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* NEW YORK TIMES NOTABLE BOOKS OF 2016 SELECTION * BEST BOOKS OF 2016 SELECTION BY THE BOSTON GLOBE * ENTERTAINMENT WEEKLY * NPR * CHICAGO PUBLIC LIBRARY *
The New York Times bestselling investigation into the sexual, economic, and emotional lives of women is “an informative and thought-provoking book for anyone—not just the single ladies—who want to gain a greater understanding of this pivotal moment in the history of the United States” (The New York Times Book Review).
In 2009, award-winning journalist Rebecca Traister started All the Single Ladies about the twenty-first century phenomenon of the American single woman. It was the year the proportion of American women who were married dropped below fifty percent; and the median age of first marriages, which had remained between twenty and twenty-two years old for nearly a century (1890–1980), had risen dramatically to twenty-seven.
But over the course of her vast research and more than a hundred interviews with academics and social scientists and prominent single women, Traister discovered a startling truth: the phenomenon of the single woman in America is not a new one. And historically, when women were given options beyond early heterosexual marriage, the results were massive social change—temperance, abolition, secondary education, and more. Today, only twenty percent of Americans are married by age twenty-nine, compared to nearly sixty percent in 1960.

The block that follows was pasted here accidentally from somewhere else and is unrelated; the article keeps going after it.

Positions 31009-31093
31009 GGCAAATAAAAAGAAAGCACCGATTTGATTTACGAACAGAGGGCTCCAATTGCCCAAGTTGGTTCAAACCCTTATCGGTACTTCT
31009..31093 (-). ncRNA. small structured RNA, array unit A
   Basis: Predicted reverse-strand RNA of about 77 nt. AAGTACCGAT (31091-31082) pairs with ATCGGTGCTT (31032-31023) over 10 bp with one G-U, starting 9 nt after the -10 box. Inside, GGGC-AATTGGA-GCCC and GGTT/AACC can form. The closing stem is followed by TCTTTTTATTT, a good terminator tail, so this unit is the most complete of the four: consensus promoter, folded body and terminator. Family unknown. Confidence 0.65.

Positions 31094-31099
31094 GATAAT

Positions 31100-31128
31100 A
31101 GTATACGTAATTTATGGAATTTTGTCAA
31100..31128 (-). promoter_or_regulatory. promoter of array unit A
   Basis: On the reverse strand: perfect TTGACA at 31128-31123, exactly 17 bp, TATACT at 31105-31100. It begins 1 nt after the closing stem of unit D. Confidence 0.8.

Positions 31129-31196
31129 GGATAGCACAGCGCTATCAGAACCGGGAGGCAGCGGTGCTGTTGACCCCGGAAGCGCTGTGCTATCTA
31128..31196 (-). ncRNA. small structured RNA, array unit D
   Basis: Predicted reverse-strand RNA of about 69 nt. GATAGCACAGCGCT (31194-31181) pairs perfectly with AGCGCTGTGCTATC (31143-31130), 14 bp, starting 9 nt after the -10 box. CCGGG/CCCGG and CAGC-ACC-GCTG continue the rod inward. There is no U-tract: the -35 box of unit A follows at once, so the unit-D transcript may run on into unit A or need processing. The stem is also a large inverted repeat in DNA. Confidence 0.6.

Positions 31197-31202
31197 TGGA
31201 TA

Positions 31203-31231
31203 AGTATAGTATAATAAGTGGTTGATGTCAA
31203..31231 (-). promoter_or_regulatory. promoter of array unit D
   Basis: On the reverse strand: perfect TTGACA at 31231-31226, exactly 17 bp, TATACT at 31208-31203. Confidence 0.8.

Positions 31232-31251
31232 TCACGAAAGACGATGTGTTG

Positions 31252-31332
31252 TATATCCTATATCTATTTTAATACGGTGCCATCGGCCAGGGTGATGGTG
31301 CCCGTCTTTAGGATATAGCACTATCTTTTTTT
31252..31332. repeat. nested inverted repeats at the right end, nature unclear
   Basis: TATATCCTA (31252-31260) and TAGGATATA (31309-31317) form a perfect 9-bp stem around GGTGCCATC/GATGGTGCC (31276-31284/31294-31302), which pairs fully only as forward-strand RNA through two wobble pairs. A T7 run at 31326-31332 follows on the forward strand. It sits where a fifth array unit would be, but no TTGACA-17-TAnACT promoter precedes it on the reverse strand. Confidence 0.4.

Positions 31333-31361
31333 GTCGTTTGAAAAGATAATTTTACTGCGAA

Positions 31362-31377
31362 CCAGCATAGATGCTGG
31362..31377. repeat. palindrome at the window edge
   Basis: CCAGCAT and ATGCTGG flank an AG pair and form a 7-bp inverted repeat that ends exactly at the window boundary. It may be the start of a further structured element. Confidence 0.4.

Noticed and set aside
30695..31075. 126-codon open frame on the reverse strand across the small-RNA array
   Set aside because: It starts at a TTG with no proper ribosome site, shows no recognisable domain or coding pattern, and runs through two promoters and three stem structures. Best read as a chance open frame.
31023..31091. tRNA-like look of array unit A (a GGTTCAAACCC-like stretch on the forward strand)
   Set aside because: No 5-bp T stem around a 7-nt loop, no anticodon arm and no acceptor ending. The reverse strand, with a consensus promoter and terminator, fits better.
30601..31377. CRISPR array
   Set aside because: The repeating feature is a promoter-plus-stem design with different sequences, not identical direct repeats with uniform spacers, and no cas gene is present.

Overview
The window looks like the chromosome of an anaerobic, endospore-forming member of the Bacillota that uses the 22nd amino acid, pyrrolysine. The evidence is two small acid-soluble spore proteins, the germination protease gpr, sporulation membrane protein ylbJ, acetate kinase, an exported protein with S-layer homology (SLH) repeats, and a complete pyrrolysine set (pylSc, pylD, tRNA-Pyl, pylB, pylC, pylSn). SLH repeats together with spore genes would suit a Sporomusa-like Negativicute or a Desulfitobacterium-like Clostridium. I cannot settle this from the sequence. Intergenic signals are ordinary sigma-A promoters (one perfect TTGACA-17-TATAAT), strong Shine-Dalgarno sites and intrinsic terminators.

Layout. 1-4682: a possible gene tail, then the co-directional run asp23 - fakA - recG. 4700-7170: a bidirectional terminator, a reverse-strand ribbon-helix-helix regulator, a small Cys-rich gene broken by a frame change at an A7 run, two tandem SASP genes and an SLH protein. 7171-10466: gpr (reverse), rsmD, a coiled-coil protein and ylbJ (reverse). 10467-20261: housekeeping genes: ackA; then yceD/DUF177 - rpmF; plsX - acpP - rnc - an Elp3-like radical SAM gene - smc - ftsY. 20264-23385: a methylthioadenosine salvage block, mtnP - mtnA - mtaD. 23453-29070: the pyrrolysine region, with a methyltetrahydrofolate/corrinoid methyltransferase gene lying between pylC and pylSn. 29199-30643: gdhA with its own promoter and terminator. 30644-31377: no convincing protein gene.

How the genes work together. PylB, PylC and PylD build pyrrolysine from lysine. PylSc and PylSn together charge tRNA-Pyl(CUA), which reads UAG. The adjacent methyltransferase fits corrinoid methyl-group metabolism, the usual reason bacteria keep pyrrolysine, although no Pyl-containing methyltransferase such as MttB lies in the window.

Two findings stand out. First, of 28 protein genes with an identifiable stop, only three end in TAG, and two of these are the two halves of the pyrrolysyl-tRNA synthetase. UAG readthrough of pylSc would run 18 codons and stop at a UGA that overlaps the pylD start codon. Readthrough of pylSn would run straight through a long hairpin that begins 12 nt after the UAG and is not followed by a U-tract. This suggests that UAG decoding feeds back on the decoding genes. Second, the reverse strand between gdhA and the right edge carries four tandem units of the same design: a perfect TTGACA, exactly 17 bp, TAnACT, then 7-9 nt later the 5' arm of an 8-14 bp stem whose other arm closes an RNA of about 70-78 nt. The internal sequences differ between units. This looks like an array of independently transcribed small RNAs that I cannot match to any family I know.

“An informative and thought-provoking book for anyone—not just single ladies” (The New York Times Book Review), All the Single Ladies is a remarkable portrait of contemporary American life and how we got here, through the lens of the unmarried American woman. Covering class, race, sexual orientation, and filled with vivid anecdotes from fascinating contemporary and historical figures, “we’re better off reading Rebecca Traister on women, politics, and America than pretty much anyone else” (The Boston Globe).
APPLE BOOKS REVIEW
For centuries, being an unmarried woman earned you the charming label of “spinster” or “old maid”—but the single woman has finally come into her own. Early in All the Single Ladies, journalist Rebecca Traister (Good and Mad) shares a striking statistic: Over 50 percent of American women are now single. With piercing wit, Traister tracks the evolution of female autonomy, from the dawn of “dating” in the 1920s to the age of online matchmaking. She uses the compelling personal experiences of 30 married and unmarried women from a variety of cultural, racial, and economic backgrounds to illustrate the effects of all this change. From the income hit that women who choose to remain single can take even if they have high-status careers to changing social attitudes about sexual freedom—including the freedom to choose celibacy—narrator Candace Thaxton’s voice sparkles with enthusiasm as she tells the stories of Traister’s subjects. This account of the unfolding story of American women is a compelling listen, whether you’re one of the single ladies or not.